A geographic exploration of North and South Korea, including its location, climate, production and how Korea perceives herself.
Location and Landscapes
An extension of the eastern side of the Eurasian continent, Korea is a relatively small though prominent peninsula. One can easily locate Korea on a world map or globe by following 127º east meridian north from the equator to the middle latitudes. Note where this meridian intersects with the 38º north parallel. That exact intersection is located near the heart of the Korean peninsula. It is also quite close to an important geopolitical feature called “the demilitarized zone,” or DMZ. The DMZ is a temporary political boundary formed by the Korean Armistice of 1953, which ended the hostilities of the Korean Conflict (1950–53). The Korean Conflict began as a civil war, expanded into an international conflict fought on Korean soil between communism and capitalism, and has yet to be resolved after almost fifty years under an uneasy truce.
The DMZ divides the peninsula by separating North Korea (Democratic People’s Republic of Korea) from South Korea (Republic of Korea). The DMZ is 2.4 miles wide and centers on a demarcation line that extends for 151 miles between the Yellow Sea and the East Sea (or Sea of Japan). The DMZ represents a strange combination of peace within tension. There is peace within the zone because it is “demilitarized” and “off limits” to soldiers and civilians: that means plants and animals inhabiting the zone are protected from humans. Yet, there is an uneasy tension between the opposing combat-ready forces of North and South who still face and intimidate each other across the zone.
At present South Koreans call the peninsula Hanguk, while North Koreans call the peninsula Choson. South Korea divides itself politically into nine provinces and six special cities. North Korea divides itself politically into nine provinces and three special cities.
The Korean peninsula is about 600 miles long, but at its shortest width (near the DMZ), it is only 120 miles from coast to coast. Many South Koreans, especially younger ones, describe their peninsula as “tiger-shaped.” The tiger is a traditional symbol that drives away misfortune, but it also represents the urban and aggressively successful modern South Korean economy. Other Koreans, especially older ones, still think of the peninsula as “rabbit-shaped.” The rabbit represents the wisdom of the peninsula’s traditional agricultural economy, which is rapidly becoming a memory. Both the tiger and rabbit appear in many Korean folktales and paintings and even on South Korean exports.
At nearly the same size and latitude as the state of Utah, the entire landmass of the Korean peninsula measures 84,565 square miles. The DMZ division allocated more territory to the North (47,541 square miles) than to the South (38,024 square miles). However, in 2000, the population in the South (est. 46,000,000) far exceeded that of the North (est. 24,300,000).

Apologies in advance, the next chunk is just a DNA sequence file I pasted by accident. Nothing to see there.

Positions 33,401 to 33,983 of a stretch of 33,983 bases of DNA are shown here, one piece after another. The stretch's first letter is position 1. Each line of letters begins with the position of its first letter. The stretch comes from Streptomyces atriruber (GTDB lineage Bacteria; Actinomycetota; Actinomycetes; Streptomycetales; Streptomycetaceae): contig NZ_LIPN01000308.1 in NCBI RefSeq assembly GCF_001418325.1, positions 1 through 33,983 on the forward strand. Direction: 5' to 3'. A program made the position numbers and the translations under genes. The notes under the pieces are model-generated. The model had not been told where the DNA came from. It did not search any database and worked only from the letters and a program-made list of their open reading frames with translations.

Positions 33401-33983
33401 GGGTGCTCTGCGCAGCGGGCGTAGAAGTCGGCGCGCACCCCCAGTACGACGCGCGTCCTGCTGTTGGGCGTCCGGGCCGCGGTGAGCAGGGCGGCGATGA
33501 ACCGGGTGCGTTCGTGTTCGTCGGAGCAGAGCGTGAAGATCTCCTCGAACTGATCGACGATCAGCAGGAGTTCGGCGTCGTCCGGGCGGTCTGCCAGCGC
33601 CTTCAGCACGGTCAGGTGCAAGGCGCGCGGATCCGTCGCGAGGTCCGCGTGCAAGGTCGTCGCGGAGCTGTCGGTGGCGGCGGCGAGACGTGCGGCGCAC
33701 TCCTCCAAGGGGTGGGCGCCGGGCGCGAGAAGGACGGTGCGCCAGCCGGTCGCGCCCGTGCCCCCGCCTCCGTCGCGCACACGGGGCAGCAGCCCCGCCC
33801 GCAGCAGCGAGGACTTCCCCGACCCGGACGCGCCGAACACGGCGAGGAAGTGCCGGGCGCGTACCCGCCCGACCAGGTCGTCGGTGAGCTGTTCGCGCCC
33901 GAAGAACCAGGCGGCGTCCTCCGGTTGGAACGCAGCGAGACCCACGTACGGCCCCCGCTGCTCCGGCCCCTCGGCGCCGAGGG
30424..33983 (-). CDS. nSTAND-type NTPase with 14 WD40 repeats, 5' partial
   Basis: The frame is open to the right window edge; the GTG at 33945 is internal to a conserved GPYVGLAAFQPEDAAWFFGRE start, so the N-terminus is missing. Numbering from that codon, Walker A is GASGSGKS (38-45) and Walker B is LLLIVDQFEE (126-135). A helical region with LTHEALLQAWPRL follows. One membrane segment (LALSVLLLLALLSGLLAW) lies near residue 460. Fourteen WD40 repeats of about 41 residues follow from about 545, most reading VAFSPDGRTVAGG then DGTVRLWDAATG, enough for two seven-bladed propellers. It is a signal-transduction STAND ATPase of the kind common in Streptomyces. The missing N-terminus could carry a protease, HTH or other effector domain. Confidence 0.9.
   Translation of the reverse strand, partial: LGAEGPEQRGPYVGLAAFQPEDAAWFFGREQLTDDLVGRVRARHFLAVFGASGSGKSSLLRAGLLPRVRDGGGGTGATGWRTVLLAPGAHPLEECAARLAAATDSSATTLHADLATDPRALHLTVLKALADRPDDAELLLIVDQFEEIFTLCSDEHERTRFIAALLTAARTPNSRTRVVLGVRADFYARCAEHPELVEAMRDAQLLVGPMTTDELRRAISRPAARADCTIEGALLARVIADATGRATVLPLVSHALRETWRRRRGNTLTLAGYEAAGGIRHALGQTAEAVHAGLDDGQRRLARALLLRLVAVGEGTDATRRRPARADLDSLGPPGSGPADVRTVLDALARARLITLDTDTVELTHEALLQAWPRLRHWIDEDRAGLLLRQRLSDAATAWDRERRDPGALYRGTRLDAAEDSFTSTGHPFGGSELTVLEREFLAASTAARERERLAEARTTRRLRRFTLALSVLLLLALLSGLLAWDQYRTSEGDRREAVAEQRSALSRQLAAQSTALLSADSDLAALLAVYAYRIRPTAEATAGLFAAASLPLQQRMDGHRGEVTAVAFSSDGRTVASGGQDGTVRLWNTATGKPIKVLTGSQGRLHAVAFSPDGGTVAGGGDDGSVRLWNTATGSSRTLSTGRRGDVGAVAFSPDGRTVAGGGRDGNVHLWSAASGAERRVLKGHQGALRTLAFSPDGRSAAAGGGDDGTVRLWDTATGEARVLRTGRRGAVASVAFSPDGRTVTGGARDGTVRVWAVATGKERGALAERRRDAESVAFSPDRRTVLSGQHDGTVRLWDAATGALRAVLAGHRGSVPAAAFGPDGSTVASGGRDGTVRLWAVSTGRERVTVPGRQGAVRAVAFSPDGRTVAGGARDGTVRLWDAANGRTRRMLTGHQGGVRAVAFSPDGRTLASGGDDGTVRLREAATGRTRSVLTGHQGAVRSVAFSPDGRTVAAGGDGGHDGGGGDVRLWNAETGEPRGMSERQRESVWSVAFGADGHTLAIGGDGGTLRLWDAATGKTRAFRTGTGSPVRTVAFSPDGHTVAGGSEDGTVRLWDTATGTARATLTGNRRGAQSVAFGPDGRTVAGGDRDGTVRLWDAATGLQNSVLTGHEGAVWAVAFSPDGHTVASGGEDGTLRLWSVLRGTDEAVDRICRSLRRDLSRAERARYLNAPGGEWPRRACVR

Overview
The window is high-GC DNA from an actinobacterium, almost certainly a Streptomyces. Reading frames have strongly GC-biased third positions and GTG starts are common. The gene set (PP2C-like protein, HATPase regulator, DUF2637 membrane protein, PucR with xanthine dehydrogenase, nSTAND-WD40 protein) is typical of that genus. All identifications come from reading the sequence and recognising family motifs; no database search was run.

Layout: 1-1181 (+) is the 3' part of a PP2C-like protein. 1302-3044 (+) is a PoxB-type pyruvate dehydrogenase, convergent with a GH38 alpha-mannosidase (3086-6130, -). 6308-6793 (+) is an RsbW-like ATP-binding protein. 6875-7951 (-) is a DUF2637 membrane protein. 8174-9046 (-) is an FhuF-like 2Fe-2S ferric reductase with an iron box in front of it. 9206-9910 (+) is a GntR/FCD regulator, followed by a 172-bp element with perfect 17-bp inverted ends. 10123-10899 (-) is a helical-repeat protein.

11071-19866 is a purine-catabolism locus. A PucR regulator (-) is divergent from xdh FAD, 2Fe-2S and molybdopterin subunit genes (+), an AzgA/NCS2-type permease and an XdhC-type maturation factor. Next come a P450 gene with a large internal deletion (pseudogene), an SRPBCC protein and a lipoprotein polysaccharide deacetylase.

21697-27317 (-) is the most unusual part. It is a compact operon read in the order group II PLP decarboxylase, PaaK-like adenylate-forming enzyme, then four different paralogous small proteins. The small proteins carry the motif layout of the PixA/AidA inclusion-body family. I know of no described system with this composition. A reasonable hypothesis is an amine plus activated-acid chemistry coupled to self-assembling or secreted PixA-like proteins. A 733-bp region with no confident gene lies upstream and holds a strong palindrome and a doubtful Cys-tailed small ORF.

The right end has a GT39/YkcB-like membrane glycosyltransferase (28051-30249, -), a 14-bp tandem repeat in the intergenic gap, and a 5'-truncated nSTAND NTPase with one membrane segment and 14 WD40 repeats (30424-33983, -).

Just south of the DMZ, in vulnerable proximity to North Korean military forces, is Seoul, South Korea’s capital. The fourth-largest urban center in the world, Seoul has crowded, bustling, streets, skyscrapers, subways, industries, grime, smog, and almost ten million inhabitants, most of whom live in lofty apartments that resemble thousands of beehives surrounding the central city. To the north of the DMZ (and at a safer distance from South Korean military forces) is the city of Pyongyang, the moderately sized and meticulously clean capital city of North Korea. Both of these cities are located near the western coast and along rivers that flow into the shallow Yellow Sea. Indeed, most urbanized areas on the peninsula are located along or near the highly indented western and southern coasts, where there are numerous fishing villages and vast tidal flats. Modern Korean engineering and ingenuity have overcome many natural obstacles to oceancommerce along the shallow coast of the Yellow Sea. Artificial ports are crucial to the productive agricultural and industrial economies of large concentrations of inland populations, like those of Seoul, Taejon, and Kwangju. There are wide coastal plains in the southwest. Mokp’o, a large city and port near the southwestern tip of the peninsula, is threshold to a vast archipelago of thousands of islands and islets. The archipelago region extends eastward from Mokp’o, past the naval port of Chinhae, to Pusan.
In contrast to the serrated Yellow Sea coastline and southern archipelago, the peninsula’s eastern seaboard is generally uniform with extensive unprotected coastlines. Except for the extreme northeast and southeast coasts and river valleys, the East Sea coastal plains are narrow and relatively unpopulated. Although East Sea coastal waters are much deeper than those of the Yellow Sea, there are few natural deepwater ports. Even the harbors of Pusan, Ulsan, and P’ohang in the South, and Wonsan in the North, are more engineering miracles than gifts of nature.